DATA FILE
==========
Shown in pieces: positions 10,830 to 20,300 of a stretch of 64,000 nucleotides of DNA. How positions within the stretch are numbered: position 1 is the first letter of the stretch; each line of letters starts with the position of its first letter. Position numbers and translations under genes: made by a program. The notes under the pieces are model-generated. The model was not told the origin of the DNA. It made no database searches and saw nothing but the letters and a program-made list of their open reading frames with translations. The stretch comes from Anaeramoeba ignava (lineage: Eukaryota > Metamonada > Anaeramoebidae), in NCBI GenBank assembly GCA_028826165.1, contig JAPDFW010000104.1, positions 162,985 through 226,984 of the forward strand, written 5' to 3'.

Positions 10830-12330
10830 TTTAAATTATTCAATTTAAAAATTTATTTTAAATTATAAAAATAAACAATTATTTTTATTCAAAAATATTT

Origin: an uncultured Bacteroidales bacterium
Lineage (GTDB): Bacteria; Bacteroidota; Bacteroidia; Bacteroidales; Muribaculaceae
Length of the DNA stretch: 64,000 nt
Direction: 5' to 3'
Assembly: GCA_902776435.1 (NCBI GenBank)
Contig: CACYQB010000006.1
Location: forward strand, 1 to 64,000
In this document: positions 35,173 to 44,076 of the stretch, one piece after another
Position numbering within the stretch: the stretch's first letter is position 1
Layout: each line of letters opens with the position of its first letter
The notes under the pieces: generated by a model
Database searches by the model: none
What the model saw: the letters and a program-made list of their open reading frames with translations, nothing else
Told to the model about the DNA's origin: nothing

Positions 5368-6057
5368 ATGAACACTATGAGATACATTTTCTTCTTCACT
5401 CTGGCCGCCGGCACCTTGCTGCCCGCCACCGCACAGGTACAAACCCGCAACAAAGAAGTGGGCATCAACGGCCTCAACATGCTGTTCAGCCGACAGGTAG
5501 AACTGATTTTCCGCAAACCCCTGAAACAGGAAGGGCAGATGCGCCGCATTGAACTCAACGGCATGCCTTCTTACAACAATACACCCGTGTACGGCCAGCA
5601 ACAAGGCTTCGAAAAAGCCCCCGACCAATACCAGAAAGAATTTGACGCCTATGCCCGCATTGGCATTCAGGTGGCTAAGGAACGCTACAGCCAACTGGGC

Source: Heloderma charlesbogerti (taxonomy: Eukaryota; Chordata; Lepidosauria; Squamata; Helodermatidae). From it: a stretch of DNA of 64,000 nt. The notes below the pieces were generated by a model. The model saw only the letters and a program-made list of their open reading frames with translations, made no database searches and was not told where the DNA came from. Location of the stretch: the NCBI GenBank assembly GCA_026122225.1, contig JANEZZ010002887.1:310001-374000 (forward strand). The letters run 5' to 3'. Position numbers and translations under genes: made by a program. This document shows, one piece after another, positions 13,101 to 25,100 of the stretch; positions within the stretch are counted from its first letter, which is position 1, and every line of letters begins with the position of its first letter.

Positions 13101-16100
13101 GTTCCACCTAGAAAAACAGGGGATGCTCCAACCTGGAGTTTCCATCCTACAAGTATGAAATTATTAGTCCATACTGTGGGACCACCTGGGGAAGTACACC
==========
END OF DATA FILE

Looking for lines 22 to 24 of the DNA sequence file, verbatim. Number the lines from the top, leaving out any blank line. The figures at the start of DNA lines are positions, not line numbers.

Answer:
5601 ACAAGGCTTCGAAAAAGCCCCCGACCAATACCAGAAAGAATTTGACGCCTATGCCCGCATTGGCATTCAGGTGGCTAAGGAACGCTACAGCCAACTGGGC

Source: Heloderma charlesbogerti (taxonomy: Eukaryota; Chordata; Lepidosauria; Squamata; Helodermatidae). From it: a stretch of DNA of 64,000 nt. The notes below the pieces were generated by a model. The model saw only the letters and a program-made list of their open reading frames with translations, made no database searches and was not told where the DNA came from. Location of the stretch: the NCBI GenBank assembly GCA_026122225.1, contig JANEZZ010002887.1:310001-374000 (forward strand). The letters run 5' to 3'. Position numbers and translations under genes: made by a program. This document shows, one piece after another, positions 13,101 to 25,100 of the stretch; positions within the stretch are counted from its first letter, which is position 1, and every line of letters begins with the position of its first letter.

Positions 13101-16100